Mishka, a sea otter, was diagnosed with the first-ever case of asthma in her species, and now, the 1-year-old has to learn to use an inhaler.
Her prescription is identical to human asthma medicines, and trainers use food to teach the 1-year-old how to use the inhaler.
Because Mishka's species is no longer native to the state of Washington and was transported there from Alaska, USA TODAY reports it is more sensitive to environmental changes, including the presence of smoke from wildfires.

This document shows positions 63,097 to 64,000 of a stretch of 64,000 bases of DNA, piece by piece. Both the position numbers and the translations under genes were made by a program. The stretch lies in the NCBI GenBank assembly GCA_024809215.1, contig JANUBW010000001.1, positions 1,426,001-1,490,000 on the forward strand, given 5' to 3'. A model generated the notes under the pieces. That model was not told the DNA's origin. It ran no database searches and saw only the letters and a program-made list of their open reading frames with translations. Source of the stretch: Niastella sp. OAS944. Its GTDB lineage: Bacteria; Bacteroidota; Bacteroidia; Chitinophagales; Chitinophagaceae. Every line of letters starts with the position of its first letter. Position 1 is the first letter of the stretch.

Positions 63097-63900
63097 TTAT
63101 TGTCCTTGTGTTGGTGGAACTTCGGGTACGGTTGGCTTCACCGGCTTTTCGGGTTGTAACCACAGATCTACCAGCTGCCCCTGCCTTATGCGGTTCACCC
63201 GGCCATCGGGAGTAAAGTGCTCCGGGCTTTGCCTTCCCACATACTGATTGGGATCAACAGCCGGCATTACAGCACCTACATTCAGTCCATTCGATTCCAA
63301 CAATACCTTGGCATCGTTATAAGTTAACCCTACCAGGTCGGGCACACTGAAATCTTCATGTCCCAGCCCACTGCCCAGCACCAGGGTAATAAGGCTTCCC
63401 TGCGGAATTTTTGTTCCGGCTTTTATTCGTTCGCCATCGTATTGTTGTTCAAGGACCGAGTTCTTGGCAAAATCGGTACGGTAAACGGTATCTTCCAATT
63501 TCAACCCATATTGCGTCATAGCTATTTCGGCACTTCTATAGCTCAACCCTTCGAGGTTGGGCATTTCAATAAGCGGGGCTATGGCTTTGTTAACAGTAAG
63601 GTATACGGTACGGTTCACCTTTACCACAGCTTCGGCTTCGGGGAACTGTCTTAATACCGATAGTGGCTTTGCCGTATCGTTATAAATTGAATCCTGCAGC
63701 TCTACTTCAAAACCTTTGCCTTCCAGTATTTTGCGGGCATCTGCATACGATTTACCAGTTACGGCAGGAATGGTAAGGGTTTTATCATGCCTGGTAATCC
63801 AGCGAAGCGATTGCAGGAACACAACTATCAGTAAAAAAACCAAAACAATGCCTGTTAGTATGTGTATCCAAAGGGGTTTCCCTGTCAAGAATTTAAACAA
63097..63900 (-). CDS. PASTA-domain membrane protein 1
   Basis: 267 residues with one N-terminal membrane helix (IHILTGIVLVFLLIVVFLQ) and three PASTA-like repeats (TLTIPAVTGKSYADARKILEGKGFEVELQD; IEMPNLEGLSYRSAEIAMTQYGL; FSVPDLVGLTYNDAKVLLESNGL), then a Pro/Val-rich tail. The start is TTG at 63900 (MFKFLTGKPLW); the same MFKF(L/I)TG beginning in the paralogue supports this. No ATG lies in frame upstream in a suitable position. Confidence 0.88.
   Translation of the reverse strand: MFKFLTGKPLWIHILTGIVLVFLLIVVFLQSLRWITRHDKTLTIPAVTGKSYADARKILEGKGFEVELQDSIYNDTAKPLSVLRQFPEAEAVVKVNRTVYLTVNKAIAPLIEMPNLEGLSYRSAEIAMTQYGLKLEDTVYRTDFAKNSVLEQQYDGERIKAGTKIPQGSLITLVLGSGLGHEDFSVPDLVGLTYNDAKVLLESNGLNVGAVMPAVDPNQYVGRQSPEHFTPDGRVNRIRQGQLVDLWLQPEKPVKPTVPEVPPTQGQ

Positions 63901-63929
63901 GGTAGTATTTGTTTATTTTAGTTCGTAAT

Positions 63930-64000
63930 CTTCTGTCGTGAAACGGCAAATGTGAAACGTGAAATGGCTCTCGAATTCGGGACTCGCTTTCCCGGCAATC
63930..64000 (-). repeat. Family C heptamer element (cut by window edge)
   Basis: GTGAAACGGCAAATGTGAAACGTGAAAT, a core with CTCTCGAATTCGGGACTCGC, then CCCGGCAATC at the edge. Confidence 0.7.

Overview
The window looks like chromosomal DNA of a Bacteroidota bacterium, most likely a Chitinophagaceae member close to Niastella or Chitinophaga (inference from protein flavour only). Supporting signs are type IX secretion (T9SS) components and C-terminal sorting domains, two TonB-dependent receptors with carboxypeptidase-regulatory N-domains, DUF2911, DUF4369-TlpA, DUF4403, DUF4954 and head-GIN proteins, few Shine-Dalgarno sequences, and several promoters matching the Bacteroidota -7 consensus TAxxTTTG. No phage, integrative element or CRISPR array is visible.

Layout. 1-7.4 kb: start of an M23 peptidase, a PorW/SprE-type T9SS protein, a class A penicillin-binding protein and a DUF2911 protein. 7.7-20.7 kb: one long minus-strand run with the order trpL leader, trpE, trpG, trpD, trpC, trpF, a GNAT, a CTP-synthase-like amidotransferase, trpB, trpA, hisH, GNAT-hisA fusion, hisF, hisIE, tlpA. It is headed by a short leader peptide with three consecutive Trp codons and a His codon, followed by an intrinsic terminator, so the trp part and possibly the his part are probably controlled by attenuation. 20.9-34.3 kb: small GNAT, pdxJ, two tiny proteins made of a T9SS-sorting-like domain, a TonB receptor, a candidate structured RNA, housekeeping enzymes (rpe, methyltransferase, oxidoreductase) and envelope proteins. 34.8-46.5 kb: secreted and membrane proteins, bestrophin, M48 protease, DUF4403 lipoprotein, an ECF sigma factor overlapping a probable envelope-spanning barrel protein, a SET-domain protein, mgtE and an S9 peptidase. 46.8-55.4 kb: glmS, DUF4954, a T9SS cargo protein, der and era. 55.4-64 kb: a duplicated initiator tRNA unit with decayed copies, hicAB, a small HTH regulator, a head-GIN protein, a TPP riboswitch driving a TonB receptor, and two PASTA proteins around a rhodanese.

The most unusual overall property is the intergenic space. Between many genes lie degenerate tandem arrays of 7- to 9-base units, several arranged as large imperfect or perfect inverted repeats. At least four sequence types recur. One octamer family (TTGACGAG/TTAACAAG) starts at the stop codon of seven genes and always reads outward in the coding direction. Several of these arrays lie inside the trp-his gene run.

Peter Rabinowitz, a professor at the University of Washington, claimed Mishka's illness could clue medical professionals into the health of humans.
He told USA TODAY,
There starts to be this concept of what we're calling 'one health,' which is really that there's a connection between the health of people and the health of other species and that sometimes those species can be telling us that there's a problem in the environment.
In the past 10 years, cases of asthma in humans reportedly rose about 25 percent.
Though I wish Mishka could breathe easily, the sight of an otter using an inhaler is heart-melting.